Catching up with the new A level - a whistle-stop tour of changes, resources, CPD and more
Having hardly drawn breath after results from the new GCSE, teaching for the new A level has begun… How is it going? Are you feeling confident, competent and sufficiently well-prepared to teach the new content? Where do you feel you still need more support? Have student numbers held up? Does the new GCSE seem to have produced students more able to meet the demands of A level? If you weren’t as well prepared in advance, as you might like to have been, here we signpost information, resources and training to help you get up to speed.
Importantly, 100% of the curriculum content for A level maths is now prescribed by the DfE meaning that choice of exam board will be made by other factors, and can possibly be made later. This also means that teachers should not feel tied to ‘the’ exam board textbook but can hunt for the one they feel is most appropriate to the way they want to teach the course, or mix and match. As you’ll probably already know, the course is now linear, with all assessment in the final exams (three two-hour papers), and all students will study Pure Maths, Mechanics and Statistics (boards differ in how they distribute assessing these three areas over the three papers).
For Further Maths, 50% of the content is prescribed – there is more flexibility in the other 50%. It is assessed at the end of the course in six hours of exams (boards vary in numbers of papers), containing some Pure and some Applied Maths.
If you’d like a quick tour of all the changes, Mathematics in Education and Industry (MEI) provides a useful summary. Answers to any further questions you have, may well be answered in this list of FAQs. A detailed description of content changes is available in this table from the Further Maths Support Programme (FMSP). MEI also explains the increased emphasis on embedding technology into the course.
If you are taking this opportunity to re-write your A level Scheme of Work, you might like to use the editable scheme of work that MEI has put together. This is not board-specific. For Further Maths, FMSP provides these editable schemes of work for each board.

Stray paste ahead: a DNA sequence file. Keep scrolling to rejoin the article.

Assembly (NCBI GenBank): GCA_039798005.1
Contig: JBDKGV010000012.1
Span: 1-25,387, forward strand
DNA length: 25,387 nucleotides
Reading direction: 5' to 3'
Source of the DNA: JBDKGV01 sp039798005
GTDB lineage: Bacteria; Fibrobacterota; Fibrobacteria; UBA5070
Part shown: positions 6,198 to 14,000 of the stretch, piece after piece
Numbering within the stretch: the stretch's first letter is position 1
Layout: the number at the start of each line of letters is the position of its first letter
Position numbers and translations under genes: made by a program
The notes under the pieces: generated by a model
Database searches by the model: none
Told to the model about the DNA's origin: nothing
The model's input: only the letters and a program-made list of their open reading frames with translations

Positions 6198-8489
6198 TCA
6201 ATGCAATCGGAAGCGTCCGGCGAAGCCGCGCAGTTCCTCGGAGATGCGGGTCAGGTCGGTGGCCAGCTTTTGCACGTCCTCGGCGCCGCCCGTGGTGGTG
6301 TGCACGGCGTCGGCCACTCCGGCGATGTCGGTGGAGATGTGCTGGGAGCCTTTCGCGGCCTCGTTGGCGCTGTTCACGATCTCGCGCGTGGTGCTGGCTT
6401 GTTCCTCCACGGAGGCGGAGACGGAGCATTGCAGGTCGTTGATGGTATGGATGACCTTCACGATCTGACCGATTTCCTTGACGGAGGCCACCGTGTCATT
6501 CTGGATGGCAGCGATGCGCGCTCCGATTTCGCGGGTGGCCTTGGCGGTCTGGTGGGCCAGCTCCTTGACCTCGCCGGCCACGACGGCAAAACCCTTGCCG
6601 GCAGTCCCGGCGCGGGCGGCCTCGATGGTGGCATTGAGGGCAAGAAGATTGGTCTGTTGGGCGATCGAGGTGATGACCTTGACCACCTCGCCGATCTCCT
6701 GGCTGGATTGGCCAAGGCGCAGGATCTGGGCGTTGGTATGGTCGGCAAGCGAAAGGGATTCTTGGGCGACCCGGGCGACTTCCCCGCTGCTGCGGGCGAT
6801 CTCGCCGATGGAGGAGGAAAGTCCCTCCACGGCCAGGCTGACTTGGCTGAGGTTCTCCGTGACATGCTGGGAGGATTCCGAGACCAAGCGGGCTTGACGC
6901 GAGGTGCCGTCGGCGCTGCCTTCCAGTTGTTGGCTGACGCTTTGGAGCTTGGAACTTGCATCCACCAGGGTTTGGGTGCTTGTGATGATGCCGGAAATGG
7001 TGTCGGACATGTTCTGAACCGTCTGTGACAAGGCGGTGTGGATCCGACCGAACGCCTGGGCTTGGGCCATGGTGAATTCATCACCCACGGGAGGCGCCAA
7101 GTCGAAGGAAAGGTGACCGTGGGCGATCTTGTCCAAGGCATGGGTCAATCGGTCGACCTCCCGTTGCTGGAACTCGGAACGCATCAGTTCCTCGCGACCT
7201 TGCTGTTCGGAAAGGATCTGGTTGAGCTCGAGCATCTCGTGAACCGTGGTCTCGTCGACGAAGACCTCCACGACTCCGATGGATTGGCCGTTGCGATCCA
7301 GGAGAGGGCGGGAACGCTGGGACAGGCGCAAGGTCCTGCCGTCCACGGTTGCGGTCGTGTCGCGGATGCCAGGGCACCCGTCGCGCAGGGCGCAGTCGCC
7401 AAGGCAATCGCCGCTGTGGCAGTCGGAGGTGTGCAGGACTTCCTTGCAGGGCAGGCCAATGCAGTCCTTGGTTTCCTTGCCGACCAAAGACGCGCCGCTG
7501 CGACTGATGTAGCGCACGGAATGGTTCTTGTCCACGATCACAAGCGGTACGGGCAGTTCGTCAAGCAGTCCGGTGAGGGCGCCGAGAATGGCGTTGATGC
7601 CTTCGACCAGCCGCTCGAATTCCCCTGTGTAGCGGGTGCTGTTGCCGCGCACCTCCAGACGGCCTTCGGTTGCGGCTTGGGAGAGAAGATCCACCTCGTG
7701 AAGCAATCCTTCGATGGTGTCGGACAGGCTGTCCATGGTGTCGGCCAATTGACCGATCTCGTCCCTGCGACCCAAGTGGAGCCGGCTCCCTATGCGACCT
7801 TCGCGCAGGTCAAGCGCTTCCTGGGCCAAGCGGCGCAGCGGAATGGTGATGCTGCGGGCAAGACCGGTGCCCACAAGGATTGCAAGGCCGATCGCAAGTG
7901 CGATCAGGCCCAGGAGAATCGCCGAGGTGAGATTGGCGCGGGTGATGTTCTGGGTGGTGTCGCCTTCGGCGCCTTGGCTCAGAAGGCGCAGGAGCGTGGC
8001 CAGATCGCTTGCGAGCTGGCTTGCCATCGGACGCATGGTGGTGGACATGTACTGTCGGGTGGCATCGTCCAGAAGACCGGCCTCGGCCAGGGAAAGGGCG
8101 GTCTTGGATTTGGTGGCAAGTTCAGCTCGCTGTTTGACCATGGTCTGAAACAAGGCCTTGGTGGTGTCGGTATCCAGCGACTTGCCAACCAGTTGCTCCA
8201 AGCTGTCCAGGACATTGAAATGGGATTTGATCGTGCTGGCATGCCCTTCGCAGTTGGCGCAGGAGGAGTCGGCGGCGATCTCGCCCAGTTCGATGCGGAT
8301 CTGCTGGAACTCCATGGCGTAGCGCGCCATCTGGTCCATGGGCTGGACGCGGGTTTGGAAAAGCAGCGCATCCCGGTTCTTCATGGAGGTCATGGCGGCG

And to keep you updated in all matters ‘Qualification and Curriculum’, visit the NCETM Qualifications and Curriculum page and subscribe to updates through our online community or Twitter feed (@NCETMQandC).
If you are hunting down resources, specifically for the new content, Jo Morgan at Resourceaholic is ahead of the game tracking down free online material for the new specification, while her older pages cover topics that remain from before. STEM Learning’s A level resource packages also do an excellent job of pulling together the best of the resources to save you having to do the hunting. Underground Mathematics provides excellent, creative and connected free learning resources, now hosted by NRICH, with CPD on Underground Mathematics provided by MEI. If you have some budget available, then MEI’s Integral resource provides high quality, comprehensive resources for use in the classroom and for students’ independent study (though much of this – particularly the further maths and applied content - is available free by registering with FMSP). FMSP's A level Problem Solving Resources give you a chance to focus on the increased problem-solving emphasis. Exam boards also all offer their own selection of resources.
In terms of teacher professional development with a particular focus on the new A level, the exam boards all offer types of short training. From Edexcel’s free Getting Ready to Teach webinars and local collaborative networks, to OCR’s free face-to-face sessions or webinars, tailored to particular parts of the curriculum under the headings ‘Get Started’, ‘Get Going’ and ‘Get More’, and AQA’s mix of online and face-to-face courses focusing mainly on the applied modules and the requirement to embed technology in the curriculum. MEI ran a lot of their teacher CPD over the summer, but still offer bespoke courses from their experts, that schools can buy in for training days. STEM Learning's CPD is more extensive and in-depth: residential courses of three or four days, attracting full bursaries so that teachers attend for free. They are Teaching for deep understanding in A level mathematics, and the summer school New to teaching A level mathematics.
The Maths Hub network is this year running a national project under the title ‘Supporting the Teaching of the New A Level Mathematics Using Technology’ and each Maths Hub will be recruiting schools and teachers to work in depth on this subject, in local Work Groups. Contact your local Maths Hub if you are interested in taking part.
Sometimes it’s just nice to know how others are getting on… this blog follows the developments in one maths department.